Don’t Count on Your Publisher’s Publicist! Building Your OWN Platform By Rich Mintzer

Trying to get a book deal? Trying to sell copies of your book? It’s not easy. Most publishing houses, even before the economic crisis, began minimizing their publicity departments. While in-house publicists still play a vital role in generating initial attention for the product, they can no longer set the wheels in motion for big marketing campaigns on a budget that typically consists largely of whatever they can pull from under the cushions of the office couch. In essence, unless you’re quite famous, you will need to go out and do your own promotion if you want a successful book. And promotion today begins with the latest buzzwords in publishing, “a platform.” Yes, you need an area in which you excel and in which people want to read what you have to say – and hear about it.

As an author and a ghostwriter, let me share two experiences about creating a platform.

First, last December, I was asked about ghosting a book for a women who had a rather sad story of having overcome several abusive relationships to finally launch her own promotion and marketing business. She’d been through the ringer and back, and came out looking great and sporting a very positive attitude. The problem, however, was that, despite her tragic and touching story, she was neither an expert on how to get out of an abusive relationship, nor was her story any different from the platforms of celebrities and experts who had written and spoken about the same issues.

However, in the midst of our first (and only) meeting, she mentioned that before moving north, she had been wiped out by Katrina. She had to rebuild both her personal life as well as her business down in New Orleans. After leaving her office and starting on my ride home, it dawned on meÖshe had a platform. She was a survivor of Katrina who went through the worst of times and rebounded to get her life and business back on track. This was a platform that would sell the book. Unfortunately, she disappeared as many would-be writers will do. Nonetheless, if she pursued the book, she had an area in which she had a unique platform and expertise, surviving a major hurricane. A platform can be just that, something that you know or have experienced, intentionally or not, that other people want to read about. It’s that edge that can make you quite successful.

As for myself, as an author of a number of books on a wide range of topics, I had never actually found a “platform”. Instead, one found me. Having done my own studies of the environment, I took it upon myself to compile a book called 101 Ways to Make Your Business Greener. The book was published last fall and, thanks to the in-house publicist sending out press releases, it resulted in me being invited to speak at three conferences around the country, and to write several blogs. Finally, my countless hours of studying and researching a topic was paying off as I could now build on my own new founded platform. I wrote a second green book and had found myself a niche.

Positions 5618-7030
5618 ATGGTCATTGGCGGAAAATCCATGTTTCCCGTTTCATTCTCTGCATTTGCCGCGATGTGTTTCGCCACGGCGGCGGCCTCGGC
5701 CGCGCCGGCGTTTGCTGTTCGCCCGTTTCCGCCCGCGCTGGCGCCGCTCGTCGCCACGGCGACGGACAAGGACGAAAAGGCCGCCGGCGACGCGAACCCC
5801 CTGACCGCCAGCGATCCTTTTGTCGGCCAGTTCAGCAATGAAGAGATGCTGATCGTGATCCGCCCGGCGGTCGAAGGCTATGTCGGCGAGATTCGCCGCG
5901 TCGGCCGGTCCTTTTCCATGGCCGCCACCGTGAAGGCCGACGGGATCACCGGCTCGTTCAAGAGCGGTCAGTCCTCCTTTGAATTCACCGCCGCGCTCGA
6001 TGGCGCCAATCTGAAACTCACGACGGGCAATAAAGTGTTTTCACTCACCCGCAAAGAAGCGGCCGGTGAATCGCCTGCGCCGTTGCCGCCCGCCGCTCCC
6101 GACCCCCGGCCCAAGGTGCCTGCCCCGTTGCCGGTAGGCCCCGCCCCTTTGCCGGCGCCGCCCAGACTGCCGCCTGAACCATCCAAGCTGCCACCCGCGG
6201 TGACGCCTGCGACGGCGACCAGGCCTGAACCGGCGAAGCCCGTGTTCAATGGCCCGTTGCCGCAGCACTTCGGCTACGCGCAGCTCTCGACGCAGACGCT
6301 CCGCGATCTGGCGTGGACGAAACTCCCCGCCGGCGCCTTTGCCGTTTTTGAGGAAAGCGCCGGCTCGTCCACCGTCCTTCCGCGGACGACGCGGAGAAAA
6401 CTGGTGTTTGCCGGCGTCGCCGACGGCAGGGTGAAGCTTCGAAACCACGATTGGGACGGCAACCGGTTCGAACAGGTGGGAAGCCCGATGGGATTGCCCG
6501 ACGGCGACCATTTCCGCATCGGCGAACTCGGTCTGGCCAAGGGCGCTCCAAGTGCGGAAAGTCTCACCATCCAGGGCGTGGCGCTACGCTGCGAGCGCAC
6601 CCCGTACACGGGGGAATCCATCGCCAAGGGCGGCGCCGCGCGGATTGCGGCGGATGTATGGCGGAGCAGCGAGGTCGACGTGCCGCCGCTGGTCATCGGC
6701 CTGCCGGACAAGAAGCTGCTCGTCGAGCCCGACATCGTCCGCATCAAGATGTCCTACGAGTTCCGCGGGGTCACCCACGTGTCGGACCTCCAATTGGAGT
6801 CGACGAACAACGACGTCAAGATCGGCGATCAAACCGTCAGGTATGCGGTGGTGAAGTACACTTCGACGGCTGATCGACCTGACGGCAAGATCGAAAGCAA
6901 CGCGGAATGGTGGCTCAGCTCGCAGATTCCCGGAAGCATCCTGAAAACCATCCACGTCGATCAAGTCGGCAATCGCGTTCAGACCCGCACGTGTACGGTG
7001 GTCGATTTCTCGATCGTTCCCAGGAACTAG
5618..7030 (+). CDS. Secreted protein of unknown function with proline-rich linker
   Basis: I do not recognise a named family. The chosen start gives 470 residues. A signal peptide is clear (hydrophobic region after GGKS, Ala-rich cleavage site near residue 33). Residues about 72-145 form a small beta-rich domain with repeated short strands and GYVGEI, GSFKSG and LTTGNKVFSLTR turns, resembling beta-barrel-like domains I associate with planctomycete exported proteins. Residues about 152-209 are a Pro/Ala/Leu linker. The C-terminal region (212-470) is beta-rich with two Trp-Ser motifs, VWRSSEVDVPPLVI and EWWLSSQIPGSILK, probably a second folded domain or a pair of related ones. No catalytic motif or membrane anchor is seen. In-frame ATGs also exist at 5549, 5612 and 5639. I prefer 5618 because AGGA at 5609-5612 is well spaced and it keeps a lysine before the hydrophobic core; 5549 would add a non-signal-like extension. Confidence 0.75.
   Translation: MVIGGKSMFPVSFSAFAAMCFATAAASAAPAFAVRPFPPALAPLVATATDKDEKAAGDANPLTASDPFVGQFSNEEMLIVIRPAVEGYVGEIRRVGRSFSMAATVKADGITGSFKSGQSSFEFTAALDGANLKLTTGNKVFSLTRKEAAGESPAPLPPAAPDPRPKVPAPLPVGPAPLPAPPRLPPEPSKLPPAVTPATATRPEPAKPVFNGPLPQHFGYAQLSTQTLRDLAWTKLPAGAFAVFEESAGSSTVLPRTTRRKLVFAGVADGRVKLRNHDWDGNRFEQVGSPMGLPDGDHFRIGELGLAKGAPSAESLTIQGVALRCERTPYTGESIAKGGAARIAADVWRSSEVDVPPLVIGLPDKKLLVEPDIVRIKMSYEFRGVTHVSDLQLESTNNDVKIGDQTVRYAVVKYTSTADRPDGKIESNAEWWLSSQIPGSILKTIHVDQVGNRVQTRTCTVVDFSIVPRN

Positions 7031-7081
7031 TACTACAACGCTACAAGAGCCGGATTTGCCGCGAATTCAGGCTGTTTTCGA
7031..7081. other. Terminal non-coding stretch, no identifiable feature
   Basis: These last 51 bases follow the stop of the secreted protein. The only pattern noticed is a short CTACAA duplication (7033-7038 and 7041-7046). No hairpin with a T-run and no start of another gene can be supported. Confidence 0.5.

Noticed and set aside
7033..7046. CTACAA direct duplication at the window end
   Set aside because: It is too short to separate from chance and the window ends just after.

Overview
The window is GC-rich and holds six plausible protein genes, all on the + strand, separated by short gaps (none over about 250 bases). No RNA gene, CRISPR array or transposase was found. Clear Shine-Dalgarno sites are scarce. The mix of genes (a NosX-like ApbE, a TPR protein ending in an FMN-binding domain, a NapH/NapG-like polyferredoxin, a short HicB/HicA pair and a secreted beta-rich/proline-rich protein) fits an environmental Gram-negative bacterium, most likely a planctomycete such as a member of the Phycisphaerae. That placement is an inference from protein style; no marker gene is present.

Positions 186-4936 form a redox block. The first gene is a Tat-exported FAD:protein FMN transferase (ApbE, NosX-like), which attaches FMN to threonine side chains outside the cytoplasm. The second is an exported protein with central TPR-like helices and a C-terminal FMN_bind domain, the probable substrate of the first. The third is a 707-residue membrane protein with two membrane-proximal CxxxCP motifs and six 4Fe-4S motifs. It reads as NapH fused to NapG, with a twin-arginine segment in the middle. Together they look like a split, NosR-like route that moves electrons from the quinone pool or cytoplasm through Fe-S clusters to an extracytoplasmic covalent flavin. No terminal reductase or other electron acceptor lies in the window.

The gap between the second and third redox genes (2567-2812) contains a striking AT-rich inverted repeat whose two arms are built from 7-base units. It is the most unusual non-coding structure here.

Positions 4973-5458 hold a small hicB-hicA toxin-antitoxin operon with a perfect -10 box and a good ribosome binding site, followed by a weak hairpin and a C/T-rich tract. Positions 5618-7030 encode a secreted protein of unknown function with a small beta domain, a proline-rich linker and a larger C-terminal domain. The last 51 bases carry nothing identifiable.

The point is, even if you are a “generalist,” writing on a various subjects, you can build a platform on a hot topic, one on which you can speak. The key is to gather your articles or use your book as a calling card, plan your presentation carefully, and seek out speaking engagements. You can start at local associations, community groups, YMCAs, YMHAs, senior homes and so on, or contact those in charge of conferences or conventions, which are offered in every field. Tape your speeches (on video or at least audio) and make a short demo. In time, you can sign up for a speaker’s bureau, but be careful since for every legitimate one, there are two out there that will try to sell you on classes, books, videos and everything else in their “how to be a professional speaker” series. Personally, I recommend pitching yourself.

There are also blogs on any subject you can think of. While you won’t make much money as a blogger, you can build and bolster your platform by blogging for websites that may attract your potential readership. Blogging for your best friend’s site may be a kind gesture, but won’t get you much attention. Look for websites that generate hits. You can also write articles for local papers, industry magazines and websites that will pay for your contribution. Display your expertise in as many media outlets as possible. Then, keep track of all of your platform building and promotional activities, so that when you write the marketing section for your next book proposal, you can pack it all in. This is now your platform and will not only result in a better chance of getting a book deal, but can result in a better deal as well.

Rich Mintzer is the author, ghostwriter or co-author of 60 non-fiction books on a wide range of topics, including his latest book, 101 Ways To Make Your Business Greener. He is also a regular contributor to Entrepreneur magazine’s website and writes for various local publications near his home in Westchester, New York. His latest venture, writing personal biographies for individuals or small companies, teams him with a professional photographer to create these short keepsake books that are ideal for family, friends and self-promotion. Rich can be reached at rsmz -at-